5 Pieces of ADHD Advice Every Parent Should Hear
The ADHD advice that every parent should hear: Adjust your expectations based on executive functioning age, teach self-directed talk, don’t hover, and don’t accommodate your child’s inflexibility. Learn more here.
1. Set Expectations Based on Your Child’s Executive Functioning Age
If you have an 8-year-old with ADHD, their executive function age is more like 5 or 6 because their prefrontal cortex — that front part of the brain that controls executive functioning — is developing more slowly than the rest of the brain. What we have to do is modify our expectations to meet our kids at their executive function age. Remember that your child’s emotional regulation skills, their executive function skills, and their social cognitive skills are 2 to 3 years behind their chronological age.
It’s important to remember that executive function age has nothing to do with intelligence. If you ever say, “He’s so smart; I don’t understand why he does that,” please know that’s not helpful.
2. You Have to Teach Situational Awareness
Situational awareness means, “How do we figure out what’s happening at a certain time and place, and what we’re supposed to be doing based on the context of the situation?” Kids with ADHD have difficulty with situational awareness because it requires attention, and it requires attention to many different variables going on in the environment, putting them together, and making meaning of them.
To teach your child to “read the field,” talk about expectations ahead of time and discuss possible scenarios. Then, cue your child by telling them to “read the field.” You want your child to develop their self-directed talk. When you say, “Look both ways!” you are prompting, which doesn’t help your child build their internal dialog. Instead, say, “Read the field and figure out what you should be doing.” This teaches situational awareness and self-directed talk simultaneously.
3. Allow Time for Unstructured, Unsupervised Play
The way all kids develop executive functions and social skills is through unstructured, imaginative play (without screens) where adults are not hovering over the situation. When parents are hovering or overscheduling, kids are not able to organically develop these skills.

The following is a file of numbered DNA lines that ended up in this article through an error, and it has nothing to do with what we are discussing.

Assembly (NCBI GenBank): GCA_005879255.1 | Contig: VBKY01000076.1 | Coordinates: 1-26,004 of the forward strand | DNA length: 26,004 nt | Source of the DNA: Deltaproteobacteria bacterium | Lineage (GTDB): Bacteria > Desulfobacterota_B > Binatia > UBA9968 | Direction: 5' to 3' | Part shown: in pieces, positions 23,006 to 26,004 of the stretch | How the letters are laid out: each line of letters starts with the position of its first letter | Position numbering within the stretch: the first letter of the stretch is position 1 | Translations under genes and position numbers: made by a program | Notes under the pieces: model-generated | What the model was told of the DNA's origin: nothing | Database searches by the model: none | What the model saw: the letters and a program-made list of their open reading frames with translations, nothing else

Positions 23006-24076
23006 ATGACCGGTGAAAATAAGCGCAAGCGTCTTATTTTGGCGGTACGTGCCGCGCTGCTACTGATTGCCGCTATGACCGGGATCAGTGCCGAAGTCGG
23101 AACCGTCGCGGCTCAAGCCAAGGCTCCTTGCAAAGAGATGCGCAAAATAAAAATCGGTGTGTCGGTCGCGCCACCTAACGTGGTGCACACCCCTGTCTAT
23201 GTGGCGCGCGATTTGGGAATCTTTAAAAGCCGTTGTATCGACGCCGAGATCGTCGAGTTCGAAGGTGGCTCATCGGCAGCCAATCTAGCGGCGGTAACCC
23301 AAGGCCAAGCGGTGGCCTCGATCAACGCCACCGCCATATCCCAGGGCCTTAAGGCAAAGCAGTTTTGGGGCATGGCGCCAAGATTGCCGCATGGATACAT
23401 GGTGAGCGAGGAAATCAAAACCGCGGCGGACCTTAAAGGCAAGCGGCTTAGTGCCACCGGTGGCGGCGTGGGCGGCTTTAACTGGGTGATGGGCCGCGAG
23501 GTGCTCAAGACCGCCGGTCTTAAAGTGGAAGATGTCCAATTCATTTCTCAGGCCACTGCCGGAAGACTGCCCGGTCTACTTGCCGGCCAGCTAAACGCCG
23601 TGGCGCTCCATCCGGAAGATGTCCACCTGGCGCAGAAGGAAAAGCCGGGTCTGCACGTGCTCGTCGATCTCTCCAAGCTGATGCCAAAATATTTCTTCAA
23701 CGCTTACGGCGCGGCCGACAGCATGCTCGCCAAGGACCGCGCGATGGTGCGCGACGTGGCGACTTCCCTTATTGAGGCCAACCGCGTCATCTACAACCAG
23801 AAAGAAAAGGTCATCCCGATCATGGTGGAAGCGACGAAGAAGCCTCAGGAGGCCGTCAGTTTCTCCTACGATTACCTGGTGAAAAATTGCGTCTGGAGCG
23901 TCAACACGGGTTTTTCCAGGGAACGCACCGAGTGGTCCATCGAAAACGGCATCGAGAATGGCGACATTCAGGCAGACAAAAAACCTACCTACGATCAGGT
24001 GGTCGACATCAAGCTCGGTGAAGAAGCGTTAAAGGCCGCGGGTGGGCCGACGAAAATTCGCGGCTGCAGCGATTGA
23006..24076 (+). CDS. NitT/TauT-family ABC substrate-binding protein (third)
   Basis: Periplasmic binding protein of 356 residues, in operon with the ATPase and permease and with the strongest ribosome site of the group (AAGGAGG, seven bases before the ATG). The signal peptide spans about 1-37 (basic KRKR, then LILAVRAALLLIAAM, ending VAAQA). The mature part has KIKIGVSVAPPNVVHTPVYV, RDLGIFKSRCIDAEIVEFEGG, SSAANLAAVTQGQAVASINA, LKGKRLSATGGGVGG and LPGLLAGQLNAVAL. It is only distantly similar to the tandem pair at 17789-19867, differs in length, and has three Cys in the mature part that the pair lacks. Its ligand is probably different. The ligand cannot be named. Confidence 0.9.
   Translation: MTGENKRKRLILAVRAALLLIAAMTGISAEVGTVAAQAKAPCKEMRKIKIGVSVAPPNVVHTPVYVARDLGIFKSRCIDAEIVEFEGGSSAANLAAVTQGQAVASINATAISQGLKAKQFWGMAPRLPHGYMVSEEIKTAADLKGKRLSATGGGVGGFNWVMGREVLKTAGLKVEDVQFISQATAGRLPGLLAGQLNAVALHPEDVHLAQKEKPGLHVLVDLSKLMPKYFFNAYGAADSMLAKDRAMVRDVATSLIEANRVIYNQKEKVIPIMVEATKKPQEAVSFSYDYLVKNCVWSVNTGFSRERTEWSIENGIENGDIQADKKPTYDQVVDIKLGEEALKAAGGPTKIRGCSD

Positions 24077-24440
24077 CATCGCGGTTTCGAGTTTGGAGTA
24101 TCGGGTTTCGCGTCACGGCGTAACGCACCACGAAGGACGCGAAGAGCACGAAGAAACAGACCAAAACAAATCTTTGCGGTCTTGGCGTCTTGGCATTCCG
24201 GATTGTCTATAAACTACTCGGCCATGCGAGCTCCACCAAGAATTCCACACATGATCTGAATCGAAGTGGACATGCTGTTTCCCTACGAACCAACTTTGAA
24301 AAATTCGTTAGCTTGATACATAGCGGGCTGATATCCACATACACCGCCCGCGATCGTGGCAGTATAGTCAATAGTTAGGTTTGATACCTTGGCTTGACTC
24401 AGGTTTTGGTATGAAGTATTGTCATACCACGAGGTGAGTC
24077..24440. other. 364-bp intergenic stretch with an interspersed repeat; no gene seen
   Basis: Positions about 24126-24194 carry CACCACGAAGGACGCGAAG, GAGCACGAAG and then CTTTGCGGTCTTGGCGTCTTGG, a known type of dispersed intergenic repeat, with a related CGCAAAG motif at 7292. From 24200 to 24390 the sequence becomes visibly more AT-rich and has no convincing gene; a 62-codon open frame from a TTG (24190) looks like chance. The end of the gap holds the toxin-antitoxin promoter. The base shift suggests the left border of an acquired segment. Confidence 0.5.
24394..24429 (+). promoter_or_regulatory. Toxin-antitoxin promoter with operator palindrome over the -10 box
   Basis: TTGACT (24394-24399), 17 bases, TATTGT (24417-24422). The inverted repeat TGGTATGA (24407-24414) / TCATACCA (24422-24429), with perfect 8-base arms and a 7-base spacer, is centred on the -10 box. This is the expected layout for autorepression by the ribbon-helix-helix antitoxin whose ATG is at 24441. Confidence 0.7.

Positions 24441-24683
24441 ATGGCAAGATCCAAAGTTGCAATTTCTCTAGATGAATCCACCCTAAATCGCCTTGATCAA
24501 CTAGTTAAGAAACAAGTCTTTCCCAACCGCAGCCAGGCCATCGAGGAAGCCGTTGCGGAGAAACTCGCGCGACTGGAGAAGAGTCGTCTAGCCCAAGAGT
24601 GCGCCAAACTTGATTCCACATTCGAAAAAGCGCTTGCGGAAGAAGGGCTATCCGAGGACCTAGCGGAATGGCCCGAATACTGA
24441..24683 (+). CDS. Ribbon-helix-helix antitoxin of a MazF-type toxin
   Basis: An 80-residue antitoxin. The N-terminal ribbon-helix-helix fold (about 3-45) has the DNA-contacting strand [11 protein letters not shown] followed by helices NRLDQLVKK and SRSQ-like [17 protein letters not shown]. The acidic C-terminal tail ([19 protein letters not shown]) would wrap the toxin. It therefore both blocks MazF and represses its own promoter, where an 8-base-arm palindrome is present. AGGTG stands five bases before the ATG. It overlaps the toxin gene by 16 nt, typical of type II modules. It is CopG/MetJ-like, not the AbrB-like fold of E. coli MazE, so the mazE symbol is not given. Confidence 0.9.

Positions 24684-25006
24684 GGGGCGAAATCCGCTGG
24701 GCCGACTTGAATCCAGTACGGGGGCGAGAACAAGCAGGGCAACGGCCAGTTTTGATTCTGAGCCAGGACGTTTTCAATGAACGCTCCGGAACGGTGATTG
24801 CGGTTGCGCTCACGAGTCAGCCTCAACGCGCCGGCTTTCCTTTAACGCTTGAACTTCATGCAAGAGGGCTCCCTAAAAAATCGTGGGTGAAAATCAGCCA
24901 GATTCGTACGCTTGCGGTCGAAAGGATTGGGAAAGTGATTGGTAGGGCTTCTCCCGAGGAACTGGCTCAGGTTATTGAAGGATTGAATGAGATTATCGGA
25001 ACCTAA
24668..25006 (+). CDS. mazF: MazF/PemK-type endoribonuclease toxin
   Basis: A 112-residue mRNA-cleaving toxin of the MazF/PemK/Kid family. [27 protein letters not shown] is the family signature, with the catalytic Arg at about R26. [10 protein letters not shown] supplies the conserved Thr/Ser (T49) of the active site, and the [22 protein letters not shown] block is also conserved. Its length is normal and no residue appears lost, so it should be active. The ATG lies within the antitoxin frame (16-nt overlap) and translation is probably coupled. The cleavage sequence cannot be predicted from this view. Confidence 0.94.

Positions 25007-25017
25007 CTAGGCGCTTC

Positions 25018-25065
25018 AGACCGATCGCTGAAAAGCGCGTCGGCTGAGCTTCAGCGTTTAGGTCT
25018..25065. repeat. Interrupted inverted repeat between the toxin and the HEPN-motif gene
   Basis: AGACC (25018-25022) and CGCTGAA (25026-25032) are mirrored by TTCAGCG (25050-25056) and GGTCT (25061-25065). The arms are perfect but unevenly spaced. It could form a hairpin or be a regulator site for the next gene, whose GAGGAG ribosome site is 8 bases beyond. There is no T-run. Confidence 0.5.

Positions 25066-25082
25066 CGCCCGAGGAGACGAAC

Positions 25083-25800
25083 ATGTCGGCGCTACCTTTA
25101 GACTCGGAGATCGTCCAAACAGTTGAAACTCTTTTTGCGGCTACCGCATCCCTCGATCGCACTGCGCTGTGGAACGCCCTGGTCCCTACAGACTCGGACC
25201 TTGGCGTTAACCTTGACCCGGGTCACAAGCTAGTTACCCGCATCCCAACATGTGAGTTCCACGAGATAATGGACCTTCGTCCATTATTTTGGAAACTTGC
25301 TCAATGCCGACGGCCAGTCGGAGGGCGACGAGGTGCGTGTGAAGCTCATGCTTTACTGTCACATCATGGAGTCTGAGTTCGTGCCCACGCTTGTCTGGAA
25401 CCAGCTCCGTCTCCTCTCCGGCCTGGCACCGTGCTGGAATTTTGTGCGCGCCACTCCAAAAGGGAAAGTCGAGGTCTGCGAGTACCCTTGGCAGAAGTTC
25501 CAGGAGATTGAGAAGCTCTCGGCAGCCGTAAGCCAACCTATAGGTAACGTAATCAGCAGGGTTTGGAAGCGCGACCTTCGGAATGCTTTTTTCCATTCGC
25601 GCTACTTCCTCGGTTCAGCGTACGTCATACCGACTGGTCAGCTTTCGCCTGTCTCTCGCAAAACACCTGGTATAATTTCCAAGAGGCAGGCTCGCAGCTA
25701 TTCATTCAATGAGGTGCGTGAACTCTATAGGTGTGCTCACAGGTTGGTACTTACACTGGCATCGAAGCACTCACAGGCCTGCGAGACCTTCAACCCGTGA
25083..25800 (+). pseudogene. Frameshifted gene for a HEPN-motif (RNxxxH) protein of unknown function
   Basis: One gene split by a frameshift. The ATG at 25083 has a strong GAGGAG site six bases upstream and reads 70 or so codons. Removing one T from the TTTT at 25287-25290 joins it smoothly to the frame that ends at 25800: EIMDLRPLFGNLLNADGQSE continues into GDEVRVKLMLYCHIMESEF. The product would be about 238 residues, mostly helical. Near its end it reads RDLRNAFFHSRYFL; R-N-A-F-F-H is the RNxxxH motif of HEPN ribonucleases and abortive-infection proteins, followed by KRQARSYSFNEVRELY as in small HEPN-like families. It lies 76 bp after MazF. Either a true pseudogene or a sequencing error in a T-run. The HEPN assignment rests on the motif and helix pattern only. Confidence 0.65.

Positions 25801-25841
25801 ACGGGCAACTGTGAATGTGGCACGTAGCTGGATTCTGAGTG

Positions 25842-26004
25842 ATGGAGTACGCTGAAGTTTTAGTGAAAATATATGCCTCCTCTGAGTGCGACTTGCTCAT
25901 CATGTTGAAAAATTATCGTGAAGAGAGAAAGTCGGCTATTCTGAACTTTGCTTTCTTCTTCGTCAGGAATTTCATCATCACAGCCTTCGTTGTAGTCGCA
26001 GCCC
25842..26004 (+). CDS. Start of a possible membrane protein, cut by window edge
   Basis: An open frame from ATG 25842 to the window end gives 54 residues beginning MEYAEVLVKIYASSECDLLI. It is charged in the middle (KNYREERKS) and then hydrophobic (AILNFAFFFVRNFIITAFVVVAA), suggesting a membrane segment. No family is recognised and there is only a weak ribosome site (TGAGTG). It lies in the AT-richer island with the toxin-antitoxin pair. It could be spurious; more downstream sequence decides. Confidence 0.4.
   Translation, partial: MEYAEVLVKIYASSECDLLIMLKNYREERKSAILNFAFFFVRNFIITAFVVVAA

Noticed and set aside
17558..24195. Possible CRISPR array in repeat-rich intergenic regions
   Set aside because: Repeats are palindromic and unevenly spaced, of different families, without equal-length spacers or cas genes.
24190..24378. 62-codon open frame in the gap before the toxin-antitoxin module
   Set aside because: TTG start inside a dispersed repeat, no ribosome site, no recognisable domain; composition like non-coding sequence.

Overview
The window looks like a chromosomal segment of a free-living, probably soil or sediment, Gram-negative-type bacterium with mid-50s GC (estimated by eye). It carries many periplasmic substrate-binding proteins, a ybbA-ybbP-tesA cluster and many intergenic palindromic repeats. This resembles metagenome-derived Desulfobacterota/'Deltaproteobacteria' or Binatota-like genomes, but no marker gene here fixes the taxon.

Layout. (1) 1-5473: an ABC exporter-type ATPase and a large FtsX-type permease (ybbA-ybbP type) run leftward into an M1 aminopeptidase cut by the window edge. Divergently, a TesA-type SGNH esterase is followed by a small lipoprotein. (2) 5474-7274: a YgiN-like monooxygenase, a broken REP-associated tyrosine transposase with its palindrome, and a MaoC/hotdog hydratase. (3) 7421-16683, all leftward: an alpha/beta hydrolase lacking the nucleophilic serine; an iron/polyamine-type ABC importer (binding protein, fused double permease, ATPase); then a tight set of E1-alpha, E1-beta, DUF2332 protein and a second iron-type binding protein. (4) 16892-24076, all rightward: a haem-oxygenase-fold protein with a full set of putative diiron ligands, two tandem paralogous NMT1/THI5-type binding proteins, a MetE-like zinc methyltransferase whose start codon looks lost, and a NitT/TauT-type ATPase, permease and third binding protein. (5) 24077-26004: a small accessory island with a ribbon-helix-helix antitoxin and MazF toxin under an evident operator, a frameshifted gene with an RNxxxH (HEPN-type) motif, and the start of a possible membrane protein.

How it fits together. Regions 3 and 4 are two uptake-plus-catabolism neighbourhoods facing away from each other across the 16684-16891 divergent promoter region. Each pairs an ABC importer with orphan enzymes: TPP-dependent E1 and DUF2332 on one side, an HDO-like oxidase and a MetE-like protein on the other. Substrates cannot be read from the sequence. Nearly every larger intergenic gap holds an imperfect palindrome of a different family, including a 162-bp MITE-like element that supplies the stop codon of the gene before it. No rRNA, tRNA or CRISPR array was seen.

Some parents push back and say the world is more dangerous today than it was when they were growing up. This is not based in any data; kids are safer today than ever before. Every generation thinks the world is more dangerous now, but that’s just not factual.
4. Don’t Accommodate Your Child’s Inflexibility
One of the biggest problems I see in families of kids with ADHD is that they accommodate their kids’ inflexibility, which causes that inflexibility to grow. The way we cultivate flexibility is giving them purposeful recognition when they do show flexibility. Purposeful praise means you acknowledge the specific thing they did.
5. It’s Critical to Shift from Prompt Dependence to Independence
It’s very common for families of kids with ADHD to do a lot of prompting. When you do that, you’re acting as your child’s executive functioning and cultivating over-dependence. This can lead to serious problems when your child leaves for college or begins working. What you want to do is shift to independence so they can develop their executive functions. The main way we do this is through language and through motivation.
WATCH THE VIDEO BELOW FOR MORE ADHD ADVICE FOR PARENTS
ADHD Advice for Parents: Next Steps
1. Read This: 10 Hard (But Essential) Truths for Dads of Boys with ADHD
2. Watch This: The Top 10 Manifestations of ADHD in Boys
3. Read This: Why Parents Underestimate Boys’ Flexibility and Resiliency
DO YOU HAVE A QUESTION FOR RYAN WEXELBLATT?
Ask your question about ADHD in boys here!